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Re: Catching signal errors
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Re: Catching signal errors

circa 2/8/05 1:31 PM, "Rick Steele" <email@hidden> wrote:

>> In any case, the list of things one may do in a signal handler is so
>> restricted that I would not attempt to generalize it up to the C++ level
>> anyway. As soon as any destructor does anything as simple as call delete, Bad
>> ThingsĀ are likely to break loose from the ceiling and rain down around your
>> ears.
> Does this mean that a hard drive and remote network systems could blow up, or
> that the computer freeze could occur?

Depends on what kind of code you're writing, but in general if you are
talking about signal handlers then you are talking about userland code, and
so the worst likely consequence would be that your own program would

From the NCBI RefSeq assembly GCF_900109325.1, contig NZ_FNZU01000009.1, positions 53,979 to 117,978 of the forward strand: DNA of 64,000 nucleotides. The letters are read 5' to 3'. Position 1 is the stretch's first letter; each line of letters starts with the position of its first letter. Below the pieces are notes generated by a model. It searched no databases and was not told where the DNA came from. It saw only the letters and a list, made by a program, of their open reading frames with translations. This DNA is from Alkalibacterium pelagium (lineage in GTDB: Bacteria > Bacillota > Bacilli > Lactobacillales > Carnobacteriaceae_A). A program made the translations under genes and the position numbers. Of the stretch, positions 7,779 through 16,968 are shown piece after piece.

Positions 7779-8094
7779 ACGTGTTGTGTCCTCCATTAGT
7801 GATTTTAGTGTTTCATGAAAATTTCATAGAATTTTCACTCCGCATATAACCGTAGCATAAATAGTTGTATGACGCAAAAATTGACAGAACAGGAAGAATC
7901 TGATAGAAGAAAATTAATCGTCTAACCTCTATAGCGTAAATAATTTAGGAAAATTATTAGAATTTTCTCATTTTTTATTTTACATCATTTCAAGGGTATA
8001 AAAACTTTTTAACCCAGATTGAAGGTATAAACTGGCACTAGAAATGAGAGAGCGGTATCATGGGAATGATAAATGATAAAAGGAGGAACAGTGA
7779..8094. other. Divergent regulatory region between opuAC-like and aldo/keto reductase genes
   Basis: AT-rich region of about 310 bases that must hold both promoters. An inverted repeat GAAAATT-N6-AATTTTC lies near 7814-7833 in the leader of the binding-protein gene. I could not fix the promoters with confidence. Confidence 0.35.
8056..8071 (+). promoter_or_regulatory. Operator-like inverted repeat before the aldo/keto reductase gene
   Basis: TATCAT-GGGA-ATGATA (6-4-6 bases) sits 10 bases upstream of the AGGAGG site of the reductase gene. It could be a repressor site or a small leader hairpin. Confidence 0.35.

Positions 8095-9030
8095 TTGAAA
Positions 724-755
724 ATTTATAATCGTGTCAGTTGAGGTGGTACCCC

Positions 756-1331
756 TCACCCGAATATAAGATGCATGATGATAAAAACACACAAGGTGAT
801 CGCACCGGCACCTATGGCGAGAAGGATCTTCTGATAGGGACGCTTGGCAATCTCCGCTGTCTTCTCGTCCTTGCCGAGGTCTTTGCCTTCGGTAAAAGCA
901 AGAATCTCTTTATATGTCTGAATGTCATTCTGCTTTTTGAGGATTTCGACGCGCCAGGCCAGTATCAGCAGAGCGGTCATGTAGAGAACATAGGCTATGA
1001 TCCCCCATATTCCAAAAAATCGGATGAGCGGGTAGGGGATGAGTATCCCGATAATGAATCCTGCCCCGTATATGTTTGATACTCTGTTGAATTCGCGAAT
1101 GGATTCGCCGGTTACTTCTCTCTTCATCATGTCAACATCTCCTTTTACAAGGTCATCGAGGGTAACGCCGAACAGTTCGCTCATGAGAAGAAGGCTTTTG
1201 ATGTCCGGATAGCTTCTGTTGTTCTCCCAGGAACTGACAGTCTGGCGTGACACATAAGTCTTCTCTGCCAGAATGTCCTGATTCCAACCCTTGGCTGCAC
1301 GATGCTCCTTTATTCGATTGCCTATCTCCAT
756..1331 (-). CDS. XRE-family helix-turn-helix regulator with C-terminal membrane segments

misbehave in some way catastrophic to its own operation (dereference a wild
pointer [and thus crash], enter an endless loop [and thus freeze], etc.).
But anything is possible; your program might well become confused and write
garbage into its own data files before blowing up. Depends on the program.

>> As a general rule, callback functions available to C programmers should never
>> allow C++ exceptions to escape.
> I don't really understand this last sentence. How would a C callback let an
> C++ exception handler "escape".

Various APIs, such as the signal handling APIs, are expressed in terms of C.
C++ will allow you to call C APIs, which includes passing the addresses of
callback functions declared as part of those APIs, but even though a
callback may be invoked as if it were a C function, if it is written in C++
then it is a C++ function. The caller doesn't know this, and isn't prepared
to handle C++ exceptions which may be thrown by the callback. Consequently,
a C callback written in C++ must catch all exceptions. (I often toss them
into a queue for later analysis and reporting.)


    Pete Gontier

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